But I have also had to teach the students that the welfare model requires a population with values that are alligned; that one must be able to identify with one’s neighbor in order for the system to work. It is easier to get people to accept a high level of taxes if you feel you are paying to someone similar to yourself – in appearance and in culture. A welfare system works when the population is fairly homogeneous. You must believe that when you are able, you have an obligation to contribute to society via being a part of the work force. Similarly, when you are in need, you can rest assured that you have the right to benefit from the welfare system.

Denmark is no longer like that. The model only works if everyone feel like this and if the life cycle of a citizens life is predictable. But the more diverse a population is, the more difficult it is to predict, the more deviations from a homogeneous mass there will be. Therefore, societal changes are necessary for the Danish model to survive. The problem is that politicians cannot say this out loud – for fear of creating division or because they risk being called racists or worse.

That is why they have invented a phrase, they repeat over and over: The reason for slashing a holiday is a need to finance the Danish defense system.

But the argument does not hold up, because Denmark has long ago committed to spending 2 per cent. of GDP – they just never did. Furthermore, this government is far from the first to say that the Danes must sacrifice a holiday in order to finance welfare. The circumstances are the same, now as it was then: lack of tax dollars revenue to fund welfare. The difference between now and then, however, is that previously there was no war in Europe that the Danish politicians could use as an excuse.

So, when Social democrats, Liberals, and the Moderates repeat in one debate after another that taking care of Denmark is their main focus and that the Danes must therefore wholeheartedly pay their share by living up to our international obligations, it is at best hypocrisy if not an outright lie.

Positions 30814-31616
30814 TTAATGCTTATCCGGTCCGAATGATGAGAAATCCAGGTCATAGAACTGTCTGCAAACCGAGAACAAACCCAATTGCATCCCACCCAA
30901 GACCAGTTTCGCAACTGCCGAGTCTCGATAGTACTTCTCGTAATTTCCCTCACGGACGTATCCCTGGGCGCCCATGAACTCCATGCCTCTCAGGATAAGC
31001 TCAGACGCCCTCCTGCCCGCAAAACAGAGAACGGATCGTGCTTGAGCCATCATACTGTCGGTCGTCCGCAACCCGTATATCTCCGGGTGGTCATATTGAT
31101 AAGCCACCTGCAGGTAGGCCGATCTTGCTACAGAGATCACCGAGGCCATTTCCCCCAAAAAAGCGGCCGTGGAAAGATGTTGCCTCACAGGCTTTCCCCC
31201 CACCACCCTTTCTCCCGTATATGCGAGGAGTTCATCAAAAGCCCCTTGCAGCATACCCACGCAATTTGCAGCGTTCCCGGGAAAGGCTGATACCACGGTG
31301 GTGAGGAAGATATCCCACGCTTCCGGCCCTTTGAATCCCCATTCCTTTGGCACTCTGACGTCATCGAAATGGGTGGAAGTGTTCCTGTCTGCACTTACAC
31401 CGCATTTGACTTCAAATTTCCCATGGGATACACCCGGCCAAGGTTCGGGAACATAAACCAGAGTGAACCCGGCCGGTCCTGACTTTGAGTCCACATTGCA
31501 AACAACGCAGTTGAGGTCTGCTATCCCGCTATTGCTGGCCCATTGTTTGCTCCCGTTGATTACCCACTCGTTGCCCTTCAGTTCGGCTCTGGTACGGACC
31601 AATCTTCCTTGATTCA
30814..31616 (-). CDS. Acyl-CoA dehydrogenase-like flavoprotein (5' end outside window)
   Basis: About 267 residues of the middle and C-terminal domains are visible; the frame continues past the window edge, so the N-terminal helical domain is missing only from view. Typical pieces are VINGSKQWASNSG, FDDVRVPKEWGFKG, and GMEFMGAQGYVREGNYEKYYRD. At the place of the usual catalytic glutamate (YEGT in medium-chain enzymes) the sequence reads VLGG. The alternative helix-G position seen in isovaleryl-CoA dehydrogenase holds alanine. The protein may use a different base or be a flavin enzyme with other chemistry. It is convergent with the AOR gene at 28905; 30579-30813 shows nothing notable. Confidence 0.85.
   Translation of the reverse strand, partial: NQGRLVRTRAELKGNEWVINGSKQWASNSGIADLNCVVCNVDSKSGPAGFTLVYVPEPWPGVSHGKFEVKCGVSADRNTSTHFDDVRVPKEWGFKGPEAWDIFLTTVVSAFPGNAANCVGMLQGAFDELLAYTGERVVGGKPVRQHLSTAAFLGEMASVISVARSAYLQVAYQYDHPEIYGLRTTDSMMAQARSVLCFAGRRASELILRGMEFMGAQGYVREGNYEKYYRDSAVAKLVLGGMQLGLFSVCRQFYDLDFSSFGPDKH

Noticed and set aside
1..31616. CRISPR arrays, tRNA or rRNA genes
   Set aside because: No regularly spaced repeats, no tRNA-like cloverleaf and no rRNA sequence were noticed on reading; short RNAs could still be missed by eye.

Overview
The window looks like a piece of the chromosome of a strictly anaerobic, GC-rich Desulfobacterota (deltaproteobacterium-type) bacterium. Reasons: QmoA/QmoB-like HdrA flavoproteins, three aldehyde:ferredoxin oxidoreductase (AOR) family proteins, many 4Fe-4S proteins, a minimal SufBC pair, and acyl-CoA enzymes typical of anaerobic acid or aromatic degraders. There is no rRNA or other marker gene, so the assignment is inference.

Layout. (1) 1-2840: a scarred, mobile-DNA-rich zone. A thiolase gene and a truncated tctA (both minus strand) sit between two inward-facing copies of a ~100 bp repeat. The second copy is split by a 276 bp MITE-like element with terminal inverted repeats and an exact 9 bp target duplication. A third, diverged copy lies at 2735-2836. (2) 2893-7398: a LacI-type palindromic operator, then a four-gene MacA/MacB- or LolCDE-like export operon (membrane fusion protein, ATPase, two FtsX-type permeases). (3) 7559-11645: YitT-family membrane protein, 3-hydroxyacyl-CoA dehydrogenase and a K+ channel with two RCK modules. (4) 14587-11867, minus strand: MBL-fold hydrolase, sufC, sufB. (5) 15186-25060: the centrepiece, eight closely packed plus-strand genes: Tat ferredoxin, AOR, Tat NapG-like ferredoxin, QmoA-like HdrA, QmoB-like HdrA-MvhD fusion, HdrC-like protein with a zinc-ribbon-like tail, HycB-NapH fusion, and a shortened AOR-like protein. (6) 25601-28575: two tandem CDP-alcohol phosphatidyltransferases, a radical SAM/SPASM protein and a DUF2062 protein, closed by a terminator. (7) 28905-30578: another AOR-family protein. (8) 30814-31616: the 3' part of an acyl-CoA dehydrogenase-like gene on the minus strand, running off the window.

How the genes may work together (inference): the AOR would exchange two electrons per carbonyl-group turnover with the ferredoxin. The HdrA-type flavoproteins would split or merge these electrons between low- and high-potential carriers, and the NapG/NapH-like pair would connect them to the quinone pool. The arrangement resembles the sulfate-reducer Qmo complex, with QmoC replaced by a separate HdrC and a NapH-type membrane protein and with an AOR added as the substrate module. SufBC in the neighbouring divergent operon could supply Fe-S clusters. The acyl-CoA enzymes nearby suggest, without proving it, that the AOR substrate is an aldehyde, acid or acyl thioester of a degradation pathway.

How dedicated is Denmark really? After all, they do not reach the goal of the commitment they made decades ago of 2 percent of GDP for their defense system until the year 2030.

It is a “talking point” when politicians repeatedly highlight increased defense spending as the reason for the extra working day. And it is disrespectful and insulting to the Danes not to tell the truth.

Denmark has changed from when previous generations created our fantastic welfare system. Unfortunately, some would rather reap the benefits than contribute to the society they are a part of. As long as no one has the guts to say this out loud, the utility worker, the caregiver, and other working groups will slave away every day, while other groups sit back while sipping mint tea in stead of feeling obligated to take part in the community that takes such good care of them.

Tror politikerne, danskerne er idioter, når de siger, store bededag skal finansiere mere forsvar?

Danmark mangler arbejdskraft. Så hvad med at få dem, der ikke yder, ud på arbejdsmarkedet i stedet for at straffe hårdtarbejdende danskere?

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Jehovah´s Witnesses violate the rights of children

Exclusion of minor children is in violation of the Convention on the Rights of the Child

Norway’s State Administration has settled a case in which it determines that children’s rights are violated when Jehovah’s Witnesses practice their exclusion methods. Children are exposed to negative social control and are held accountable within the organization´s closed legal system – and are judged as adults. All children deserve the same level of rights, not just Norwegian children.

If you are registered as a “recognized religious community” (Act no. 1533 of 19 December 2017 on religious communities outside the national church) in Denmark, you have a number of financial advantages regarding (property) tax and VAT. In addition, members can donate a tax-dectable amount.

In Norway, brave members of Jehovah´s Witnesses contacted the authorities because they felt trapped and did not dare to leave the sect for fear of the personal consequences it would have. Yesterday, Norway’s State Administration announced to the Jehovah’s Witnesses organization that the religious freedom of the members is violated when the organization expels its members. The decision does not mean that Jehovah’s Witnesses will disappear from Norway. They can still practice their religion, they just no longer get millions of tax crowns every year, and then they lose the right to seal marriages.